[1] http://i.imgur.com/BNO5fNJ.png

[2] https://github.com/drothlis/pretty-symbols

I agree with this (the second part). You HAVE to somehow make that string a string. So maybe you will only hit one key rather than 2 (quote, and quote again), but honestly you have macros that allow you to hit it only once.

I think one big part of all of this is speed of execution: both maximum speed, but also the learning curve. And I'm not at all sure that we can do better than typing text. Hell we've been trying to get rid of the keyboard for years, and yet nothing is faster than a VIM ninja

If the source file format for the language is not stored as plain text but it's already in a tree like file format then no, it's not just syntax highlighting but the natural way to handle this file.

I could imagine a source file format where the nodes have different types for different literals. There would be much less parsing problem than parsing plain text, of course it would need a special editor.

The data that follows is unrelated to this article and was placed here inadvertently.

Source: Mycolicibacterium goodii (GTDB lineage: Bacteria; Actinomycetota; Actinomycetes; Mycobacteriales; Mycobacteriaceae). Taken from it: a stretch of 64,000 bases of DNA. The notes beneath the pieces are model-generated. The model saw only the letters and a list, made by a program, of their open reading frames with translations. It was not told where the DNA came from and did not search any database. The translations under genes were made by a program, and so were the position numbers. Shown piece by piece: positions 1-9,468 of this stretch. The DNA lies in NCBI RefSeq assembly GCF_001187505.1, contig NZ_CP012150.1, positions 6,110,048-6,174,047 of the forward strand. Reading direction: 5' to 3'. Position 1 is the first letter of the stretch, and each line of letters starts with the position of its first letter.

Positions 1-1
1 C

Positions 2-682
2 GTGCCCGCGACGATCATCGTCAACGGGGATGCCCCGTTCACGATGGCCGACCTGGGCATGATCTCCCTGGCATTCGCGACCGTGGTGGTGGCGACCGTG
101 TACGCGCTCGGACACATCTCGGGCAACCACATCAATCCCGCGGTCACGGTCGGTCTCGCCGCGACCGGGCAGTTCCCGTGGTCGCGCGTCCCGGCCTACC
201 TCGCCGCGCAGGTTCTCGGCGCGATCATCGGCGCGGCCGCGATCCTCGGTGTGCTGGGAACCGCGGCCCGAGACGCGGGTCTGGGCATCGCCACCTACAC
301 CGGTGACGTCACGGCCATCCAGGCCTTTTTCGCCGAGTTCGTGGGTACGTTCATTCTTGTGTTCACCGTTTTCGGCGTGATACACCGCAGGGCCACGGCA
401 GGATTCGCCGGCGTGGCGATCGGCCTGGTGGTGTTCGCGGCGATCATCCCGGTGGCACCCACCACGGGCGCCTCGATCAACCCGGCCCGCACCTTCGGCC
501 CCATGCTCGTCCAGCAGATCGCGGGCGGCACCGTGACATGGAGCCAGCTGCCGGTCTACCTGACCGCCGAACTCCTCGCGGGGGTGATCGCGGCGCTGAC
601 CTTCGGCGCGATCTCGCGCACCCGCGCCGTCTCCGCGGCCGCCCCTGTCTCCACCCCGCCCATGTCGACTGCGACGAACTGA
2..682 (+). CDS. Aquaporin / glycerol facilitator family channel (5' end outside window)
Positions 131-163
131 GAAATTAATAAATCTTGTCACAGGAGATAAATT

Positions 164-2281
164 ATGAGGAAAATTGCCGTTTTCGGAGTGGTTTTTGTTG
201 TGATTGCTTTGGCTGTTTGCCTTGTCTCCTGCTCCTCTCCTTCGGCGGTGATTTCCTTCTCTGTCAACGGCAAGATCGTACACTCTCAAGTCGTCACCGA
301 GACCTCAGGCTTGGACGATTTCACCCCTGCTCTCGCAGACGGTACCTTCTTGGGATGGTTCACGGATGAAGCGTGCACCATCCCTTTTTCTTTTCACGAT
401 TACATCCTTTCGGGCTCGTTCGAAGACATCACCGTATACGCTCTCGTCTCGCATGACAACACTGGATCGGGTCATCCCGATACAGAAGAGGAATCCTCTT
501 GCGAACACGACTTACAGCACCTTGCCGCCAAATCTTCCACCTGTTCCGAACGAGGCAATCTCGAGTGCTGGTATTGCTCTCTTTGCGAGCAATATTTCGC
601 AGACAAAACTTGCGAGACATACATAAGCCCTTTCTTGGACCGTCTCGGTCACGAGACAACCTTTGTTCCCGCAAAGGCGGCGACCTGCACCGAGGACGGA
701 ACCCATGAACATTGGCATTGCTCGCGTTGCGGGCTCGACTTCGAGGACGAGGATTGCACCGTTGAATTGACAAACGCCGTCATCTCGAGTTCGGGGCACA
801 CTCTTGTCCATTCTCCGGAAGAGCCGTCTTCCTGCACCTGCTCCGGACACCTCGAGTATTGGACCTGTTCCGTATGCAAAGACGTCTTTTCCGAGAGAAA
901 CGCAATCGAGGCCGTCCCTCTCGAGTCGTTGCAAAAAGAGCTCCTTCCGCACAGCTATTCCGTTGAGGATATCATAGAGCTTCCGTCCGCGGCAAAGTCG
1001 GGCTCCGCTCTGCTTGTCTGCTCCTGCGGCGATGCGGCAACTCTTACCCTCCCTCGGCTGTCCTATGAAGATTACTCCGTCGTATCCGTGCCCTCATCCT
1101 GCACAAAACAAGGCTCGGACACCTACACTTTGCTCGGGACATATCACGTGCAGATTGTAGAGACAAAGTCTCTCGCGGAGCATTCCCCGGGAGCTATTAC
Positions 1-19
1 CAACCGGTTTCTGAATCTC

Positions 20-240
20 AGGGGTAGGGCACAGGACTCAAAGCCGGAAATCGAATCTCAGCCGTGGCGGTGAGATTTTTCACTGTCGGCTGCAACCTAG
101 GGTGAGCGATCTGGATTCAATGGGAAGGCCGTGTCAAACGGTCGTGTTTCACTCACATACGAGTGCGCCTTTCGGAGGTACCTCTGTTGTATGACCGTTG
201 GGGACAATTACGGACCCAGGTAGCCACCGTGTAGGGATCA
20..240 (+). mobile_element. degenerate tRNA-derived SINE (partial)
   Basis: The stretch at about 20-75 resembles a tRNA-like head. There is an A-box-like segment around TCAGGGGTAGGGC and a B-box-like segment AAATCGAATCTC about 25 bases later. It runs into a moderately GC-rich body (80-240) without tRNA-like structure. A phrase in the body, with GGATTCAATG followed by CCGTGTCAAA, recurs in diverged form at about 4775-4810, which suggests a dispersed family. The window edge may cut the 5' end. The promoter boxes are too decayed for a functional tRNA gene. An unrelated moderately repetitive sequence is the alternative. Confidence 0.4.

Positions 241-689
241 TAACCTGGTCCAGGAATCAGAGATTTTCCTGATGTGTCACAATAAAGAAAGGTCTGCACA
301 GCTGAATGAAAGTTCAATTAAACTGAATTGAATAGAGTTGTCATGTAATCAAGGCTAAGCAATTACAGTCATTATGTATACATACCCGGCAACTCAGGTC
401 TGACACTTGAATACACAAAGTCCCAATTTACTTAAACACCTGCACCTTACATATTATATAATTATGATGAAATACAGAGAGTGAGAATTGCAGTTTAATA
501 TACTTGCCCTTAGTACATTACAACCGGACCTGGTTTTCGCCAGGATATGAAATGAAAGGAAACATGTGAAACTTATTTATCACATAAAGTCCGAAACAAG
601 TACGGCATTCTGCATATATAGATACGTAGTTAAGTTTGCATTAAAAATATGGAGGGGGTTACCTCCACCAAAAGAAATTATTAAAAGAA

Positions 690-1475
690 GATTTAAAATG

Needing a special editor is probably an insurmountable problem. There's a reason why textual representation of source code is so convenient.

Also, there must be a better example than quotes and strings for this "visual" representation to make sense. There is nothing hard about either reading or typing them. It's not even a particularly nerdy concept; readers and writers everywhere know how to handle quotes.

Quotes are already visual by the way. They simply aren't color-based. Which probably makes colorblind readers glad.

Already in a tree format like lisp? Or some binary structure? Even if it's some fancy binary format, it's still going to have to be parsed by the compiler and the editor (and thoroughly checked for syntax errors), making it no better than what we already have now (just different).

And unless those node types are "green round-rectangle", then I posit that it's still syntax highlighting, since the editor is deciding how to display "string node".